Anchor Liberty Ale – Review #13

Anchor Liberty Ale Review, Anchor Brewing Company

Click To Enlarge

Total Score: 85.5               Reviewed 1DA

Tonight’s brew comes from the iconic Anchor Brewing Company in San Francisco, California. Brewing since 1896, Anchor takes great pride in their traditional methods, evidenced by their vintage-style handmade copper brewhouse equipment. As a good brewery should be, they are intensely dedicated ensuring the quality of their product, keeping the beer refrigerated both at the brewery and at their distributors’ warehouses.

Knowing the history of the brewery, it’s hard to believe that they’re still around today. In 1906 Ernst Baruth, one of the original owners, died unexpectedly. The brewery burned down 2 months later in the fire that resulted from a huge earthquake. As they were rebuilding in 1907, the other owner died when he was thrown from a streetcar and run over. When Prohibition took effect in 1920, they simply closed down and waited it out, unlike many breweries who took up producing other beverages. In 1934, less than a year after Prohibition ended, the brewery again burned to the ground. When mass-produced light lagers took over the beer industry, the brewery was forced to close in 1959. The brewery soon reopened under new ownership in 1960, but by 1965 they were ready to close again. That’s when Fritz Maytag, often called the father of modern microbreweries, stepped in and took control of the brewery, growing it into the legend it is today.

In addition to their famous Steam Beer Anchor developed a full line of different beers under Maytag. One of these is today’s beer, Liberty Ale, which was first brewed on 5AR to celebrate the 200th anniversary of Paul Revere’s ride. The brewery notes several unique factors that go into making Liberty Ale special, including “special top-fermenting ale yeast”, a natural carbonation process called bunging, and dry-hopping, “a process rarely used in this country today.” Bunging is basically sealing the fermenter before fermentation is complete with results in carbonation, and this indeed seems to be pretty unique in American brewing. Now, I don’t know what decade these descriptions were written, but dry-hopping is probably now used about as much as fermentation these days. Anyway, this beer gets a lot of praise, and I’m ready to drink, so let’s see what this “dry-hopping” business is all about.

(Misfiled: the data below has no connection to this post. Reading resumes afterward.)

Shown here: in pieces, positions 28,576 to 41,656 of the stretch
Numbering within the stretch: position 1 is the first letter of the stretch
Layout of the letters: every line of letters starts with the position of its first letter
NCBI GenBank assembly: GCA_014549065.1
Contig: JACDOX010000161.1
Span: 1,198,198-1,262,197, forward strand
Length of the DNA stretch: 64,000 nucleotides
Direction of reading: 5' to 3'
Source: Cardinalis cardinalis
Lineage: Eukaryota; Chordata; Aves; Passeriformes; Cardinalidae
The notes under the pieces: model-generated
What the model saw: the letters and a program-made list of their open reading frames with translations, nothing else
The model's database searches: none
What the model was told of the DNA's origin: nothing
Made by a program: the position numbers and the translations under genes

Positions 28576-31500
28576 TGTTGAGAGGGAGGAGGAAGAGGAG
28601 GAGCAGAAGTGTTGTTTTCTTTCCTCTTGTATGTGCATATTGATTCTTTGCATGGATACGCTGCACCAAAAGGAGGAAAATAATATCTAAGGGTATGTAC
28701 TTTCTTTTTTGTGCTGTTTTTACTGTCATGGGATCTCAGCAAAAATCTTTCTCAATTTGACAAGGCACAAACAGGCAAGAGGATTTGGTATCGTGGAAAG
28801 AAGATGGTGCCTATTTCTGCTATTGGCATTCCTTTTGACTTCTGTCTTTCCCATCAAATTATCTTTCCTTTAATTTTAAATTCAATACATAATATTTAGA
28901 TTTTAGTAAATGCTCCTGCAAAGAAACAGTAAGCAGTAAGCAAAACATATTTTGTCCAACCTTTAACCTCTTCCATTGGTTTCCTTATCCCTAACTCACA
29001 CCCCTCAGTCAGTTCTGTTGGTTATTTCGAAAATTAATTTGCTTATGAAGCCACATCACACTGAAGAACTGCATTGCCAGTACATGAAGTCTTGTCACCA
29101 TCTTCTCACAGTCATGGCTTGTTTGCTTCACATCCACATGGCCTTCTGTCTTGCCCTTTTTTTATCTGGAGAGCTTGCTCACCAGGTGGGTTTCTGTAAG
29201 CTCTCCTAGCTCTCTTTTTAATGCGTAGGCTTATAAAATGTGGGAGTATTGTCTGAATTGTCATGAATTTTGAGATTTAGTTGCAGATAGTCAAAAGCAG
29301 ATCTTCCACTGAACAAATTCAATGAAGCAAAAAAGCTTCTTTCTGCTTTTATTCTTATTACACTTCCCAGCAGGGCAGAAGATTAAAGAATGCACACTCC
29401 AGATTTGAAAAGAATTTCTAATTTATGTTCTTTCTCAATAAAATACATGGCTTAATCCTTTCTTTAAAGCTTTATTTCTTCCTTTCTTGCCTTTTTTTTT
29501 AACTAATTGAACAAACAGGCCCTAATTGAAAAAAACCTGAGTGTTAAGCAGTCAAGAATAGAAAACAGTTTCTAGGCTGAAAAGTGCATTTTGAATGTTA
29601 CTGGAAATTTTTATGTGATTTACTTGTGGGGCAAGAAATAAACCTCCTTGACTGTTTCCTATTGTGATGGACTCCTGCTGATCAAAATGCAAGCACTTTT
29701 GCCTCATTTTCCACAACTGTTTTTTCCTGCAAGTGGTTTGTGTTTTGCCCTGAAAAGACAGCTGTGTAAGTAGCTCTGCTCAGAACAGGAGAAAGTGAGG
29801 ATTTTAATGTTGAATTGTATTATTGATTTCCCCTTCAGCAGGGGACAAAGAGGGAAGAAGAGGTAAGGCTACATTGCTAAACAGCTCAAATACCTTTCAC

Liberty Ale comes in a uniquely shaped rounded stubby bottle which features some sort of secret code on the back; mine says “1U8”. Referring to the brewery’s FAQ page we see that for some reason Anchor has taken it upon themselves to invent a totally new (and spectacularly stupid) system of expressing dates, abbreviating years as single digits, months as single letters (why not the numbers 1-12 like the rest of the world?), and days…well, it’s really too complicated to explain here. It’s a bit of a mystery why they’ve chosen a method of dating that is harder to decipher than the Internal Revenue Code. It’s almost as if it’s on there so they can say that they date their bottles, but intentionally made too hard to figure out if you’re a customer looking at it in the store. Incidentally, they don’t use this method to express dates in other parts of the website. Anyway, it turns out that 1U8 translates to June 28, 2011.